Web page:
Ravi?”Ravi nodded vigorously. “Piscine?”I nodded even more vigorously. He kept his eyes on me. I nodded so hard I’m surprised my neck didn’t snap andmy head fall to the floor. I would like to say in my own defence that though I mayhave anthropomorphized the animals till they spoke fluentEnglish, the pheasants complaining in uppity British accents oftheir tea being cold and the baboons planning their bankrobbery getaway in the flat, menacing tones of Americangangsters, the fancy was always conscious. I quite deliberatelydressed wild animals in tame costumes of my imagination. But Inever deluded myself as to the real nature of my playmates. My pokingRead More →

patriarch, a lanky, hulking beast of 550 pounds,had been detained. As soon as we stepped in, he loped up tothe bars of his cage and set off a full-throated snarl, ears   flatagainst his skull and round eyes fixed on Babu. The soundwas so loud and fierce it seemed to shake the whole cathouse. My knees started quaking. I got close to   Father seemed to pause and steadyhimself. Only Babu was indifferent to the outburst and to thesearing stare that bored into him like a drill. He had a testedtrust in iron bars. Mahisha started pacing to and fro againstthe limits of his cage.Read More →

We set out like prisoners off to their execution. We left the house, went through the gate, entered the zoo. It was early and the zoo hadn’t opened yet to the public.   Animal keepers and groundskeepers were going about theirwork. I noticed Sitaram, who oversaw the orang-utans, myfavourite keeper. He paused to watch us go by. We passedbirds, bears, apes, monkeys, ungulates, the terrarium house, therhinos, the elephants, the giraffes. We came to the big cats, our tigers, lions and leopards. Babu, their keeper, was waiting for us. We went round anddown the path, and he unlocked the door to the cat house,which wasRead More →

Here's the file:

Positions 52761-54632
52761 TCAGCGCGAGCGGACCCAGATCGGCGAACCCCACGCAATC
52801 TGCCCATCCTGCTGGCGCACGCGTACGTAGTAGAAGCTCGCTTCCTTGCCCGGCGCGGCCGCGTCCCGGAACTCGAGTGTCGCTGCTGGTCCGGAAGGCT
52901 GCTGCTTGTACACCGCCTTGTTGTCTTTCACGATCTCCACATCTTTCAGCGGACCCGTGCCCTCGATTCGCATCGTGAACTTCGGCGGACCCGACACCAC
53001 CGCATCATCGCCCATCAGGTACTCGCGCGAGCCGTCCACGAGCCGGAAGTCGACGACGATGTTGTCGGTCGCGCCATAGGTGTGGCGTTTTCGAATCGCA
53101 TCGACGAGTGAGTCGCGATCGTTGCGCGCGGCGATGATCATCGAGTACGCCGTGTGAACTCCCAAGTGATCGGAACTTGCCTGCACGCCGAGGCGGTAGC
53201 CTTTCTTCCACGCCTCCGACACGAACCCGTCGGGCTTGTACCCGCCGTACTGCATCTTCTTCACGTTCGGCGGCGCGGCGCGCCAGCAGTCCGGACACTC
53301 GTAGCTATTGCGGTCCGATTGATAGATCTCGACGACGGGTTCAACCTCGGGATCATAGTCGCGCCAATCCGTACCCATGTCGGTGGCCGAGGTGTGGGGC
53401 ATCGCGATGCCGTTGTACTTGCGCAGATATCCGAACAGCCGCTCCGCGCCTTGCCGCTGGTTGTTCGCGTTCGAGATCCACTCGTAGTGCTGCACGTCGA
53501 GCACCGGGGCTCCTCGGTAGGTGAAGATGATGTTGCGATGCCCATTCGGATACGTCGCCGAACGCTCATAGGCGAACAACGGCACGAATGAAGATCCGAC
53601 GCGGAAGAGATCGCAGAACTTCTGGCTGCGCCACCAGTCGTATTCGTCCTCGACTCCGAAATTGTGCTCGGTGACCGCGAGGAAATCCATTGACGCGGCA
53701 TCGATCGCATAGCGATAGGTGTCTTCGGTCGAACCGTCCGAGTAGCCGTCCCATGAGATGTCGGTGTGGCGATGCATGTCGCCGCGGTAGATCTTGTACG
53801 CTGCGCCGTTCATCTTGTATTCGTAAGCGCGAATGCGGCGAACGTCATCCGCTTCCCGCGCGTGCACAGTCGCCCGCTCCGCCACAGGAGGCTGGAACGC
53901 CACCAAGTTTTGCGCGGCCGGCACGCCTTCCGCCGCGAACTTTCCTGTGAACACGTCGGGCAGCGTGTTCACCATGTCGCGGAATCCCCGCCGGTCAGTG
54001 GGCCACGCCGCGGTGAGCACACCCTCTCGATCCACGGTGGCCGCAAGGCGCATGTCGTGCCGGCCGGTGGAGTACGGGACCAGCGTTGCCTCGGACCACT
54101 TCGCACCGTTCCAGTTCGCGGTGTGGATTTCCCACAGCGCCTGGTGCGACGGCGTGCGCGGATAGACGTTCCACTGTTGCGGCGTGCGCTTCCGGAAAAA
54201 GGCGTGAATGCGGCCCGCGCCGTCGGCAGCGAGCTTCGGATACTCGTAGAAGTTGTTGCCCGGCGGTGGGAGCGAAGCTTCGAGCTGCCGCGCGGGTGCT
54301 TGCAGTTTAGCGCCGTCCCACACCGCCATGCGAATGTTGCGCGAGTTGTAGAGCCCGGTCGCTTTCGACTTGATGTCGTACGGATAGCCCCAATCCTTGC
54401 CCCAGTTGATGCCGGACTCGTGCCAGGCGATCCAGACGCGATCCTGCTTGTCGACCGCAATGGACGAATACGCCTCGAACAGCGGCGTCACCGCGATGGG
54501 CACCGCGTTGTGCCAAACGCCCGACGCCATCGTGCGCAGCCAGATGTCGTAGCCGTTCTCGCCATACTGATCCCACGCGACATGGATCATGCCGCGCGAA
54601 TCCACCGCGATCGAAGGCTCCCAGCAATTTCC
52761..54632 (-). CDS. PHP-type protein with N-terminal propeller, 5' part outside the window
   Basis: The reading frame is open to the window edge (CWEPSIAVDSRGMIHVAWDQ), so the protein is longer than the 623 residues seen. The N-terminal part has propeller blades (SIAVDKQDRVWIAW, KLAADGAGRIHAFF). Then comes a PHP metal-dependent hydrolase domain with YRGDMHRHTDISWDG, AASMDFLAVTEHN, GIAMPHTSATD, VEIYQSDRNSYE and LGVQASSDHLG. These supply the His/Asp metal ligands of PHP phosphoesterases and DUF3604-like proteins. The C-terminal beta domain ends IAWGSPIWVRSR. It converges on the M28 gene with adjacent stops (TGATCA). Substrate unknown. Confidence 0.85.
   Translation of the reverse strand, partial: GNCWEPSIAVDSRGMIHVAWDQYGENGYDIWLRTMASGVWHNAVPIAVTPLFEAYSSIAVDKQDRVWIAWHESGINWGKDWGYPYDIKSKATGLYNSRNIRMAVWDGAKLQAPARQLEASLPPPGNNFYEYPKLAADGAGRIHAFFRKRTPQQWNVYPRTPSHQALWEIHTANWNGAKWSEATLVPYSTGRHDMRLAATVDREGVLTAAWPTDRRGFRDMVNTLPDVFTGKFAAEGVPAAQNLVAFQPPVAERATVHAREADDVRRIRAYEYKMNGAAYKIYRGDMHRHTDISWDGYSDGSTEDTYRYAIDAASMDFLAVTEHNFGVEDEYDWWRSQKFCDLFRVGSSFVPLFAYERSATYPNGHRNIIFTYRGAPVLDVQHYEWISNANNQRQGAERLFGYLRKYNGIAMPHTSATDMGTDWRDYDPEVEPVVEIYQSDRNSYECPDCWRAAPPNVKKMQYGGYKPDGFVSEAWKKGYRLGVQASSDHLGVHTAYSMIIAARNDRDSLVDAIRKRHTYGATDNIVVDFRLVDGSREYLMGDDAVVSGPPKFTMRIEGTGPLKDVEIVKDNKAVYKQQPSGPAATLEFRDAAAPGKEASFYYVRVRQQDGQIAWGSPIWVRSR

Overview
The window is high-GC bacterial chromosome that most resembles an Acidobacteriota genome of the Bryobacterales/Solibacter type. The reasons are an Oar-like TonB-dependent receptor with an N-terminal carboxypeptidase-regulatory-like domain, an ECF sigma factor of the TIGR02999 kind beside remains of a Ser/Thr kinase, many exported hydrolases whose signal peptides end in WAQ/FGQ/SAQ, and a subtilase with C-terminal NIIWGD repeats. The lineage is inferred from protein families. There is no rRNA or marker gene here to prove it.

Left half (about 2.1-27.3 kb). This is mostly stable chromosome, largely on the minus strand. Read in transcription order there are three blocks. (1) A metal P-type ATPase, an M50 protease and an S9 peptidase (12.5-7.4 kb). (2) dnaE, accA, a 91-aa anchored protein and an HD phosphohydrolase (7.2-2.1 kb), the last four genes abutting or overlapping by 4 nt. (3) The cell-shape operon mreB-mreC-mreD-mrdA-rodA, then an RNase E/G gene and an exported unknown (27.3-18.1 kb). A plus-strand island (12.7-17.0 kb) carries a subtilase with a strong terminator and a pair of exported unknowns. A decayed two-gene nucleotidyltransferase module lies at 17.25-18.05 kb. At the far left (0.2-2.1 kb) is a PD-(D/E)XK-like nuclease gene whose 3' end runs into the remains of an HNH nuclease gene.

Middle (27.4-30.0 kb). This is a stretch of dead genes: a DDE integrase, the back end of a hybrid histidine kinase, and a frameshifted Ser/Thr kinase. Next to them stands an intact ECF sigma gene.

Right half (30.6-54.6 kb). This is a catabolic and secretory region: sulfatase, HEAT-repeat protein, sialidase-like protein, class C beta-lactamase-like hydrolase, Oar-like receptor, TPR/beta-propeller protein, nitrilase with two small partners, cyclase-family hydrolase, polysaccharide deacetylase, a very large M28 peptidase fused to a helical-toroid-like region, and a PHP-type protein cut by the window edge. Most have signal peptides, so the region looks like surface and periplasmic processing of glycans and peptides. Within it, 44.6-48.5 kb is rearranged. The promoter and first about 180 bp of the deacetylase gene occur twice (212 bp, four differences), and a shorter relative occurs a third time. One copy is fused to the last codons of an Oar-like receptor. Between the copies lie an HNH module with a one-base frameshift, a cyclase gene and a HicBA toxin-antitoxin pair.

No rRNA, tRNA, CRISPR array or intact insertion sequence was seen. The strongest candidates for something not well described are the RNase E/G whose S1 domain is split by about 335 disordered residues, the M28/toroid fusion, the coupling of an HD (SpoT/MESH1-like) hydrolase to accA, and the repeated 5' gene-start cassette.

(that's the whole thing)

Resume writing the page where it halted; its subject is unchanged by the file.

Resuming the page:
The cruelty is often more active and direct. The literaturecontains reports on the many torments inflicted upon zooanimals: a shoebill dying of shock after having its beaksmashed with a hammer; a moose stag losing its beard, alongwith a strip of flesh the size of an index finger, to a visitor’sknife (this same moose was poisoned six months later); amonkey’s arm broken after reaching out for proffered nuts; adeer’s antlers attacked with a hacksaw; a zebra stabbed with asword; and other assaults on other animals, with walking sticks,umbrellas, hairpins, knitting needles, scissors and whatnot, oftenwith an aim to taking an eye out or to injuring sexualRead More →

stealing a cobra. He was a snake charmerwhose own snake had died. Both were saved: the cobra froma life of servitude and bad music, and the man from apossible death bite. We had to deal on occasion with stonethrowers, who found the animals too placid and wanted areaction. And we had the lady whose sari was caught by alion. She spun like a yo-yo, choosing mortal embarrassmentover mortal end. The thing was, it wasn’t even an accident. She had leaned over, thrust her hand in the cage and wavedthe end of her sari in the lion’s face, with what intent wenever figured out. She wasRead More →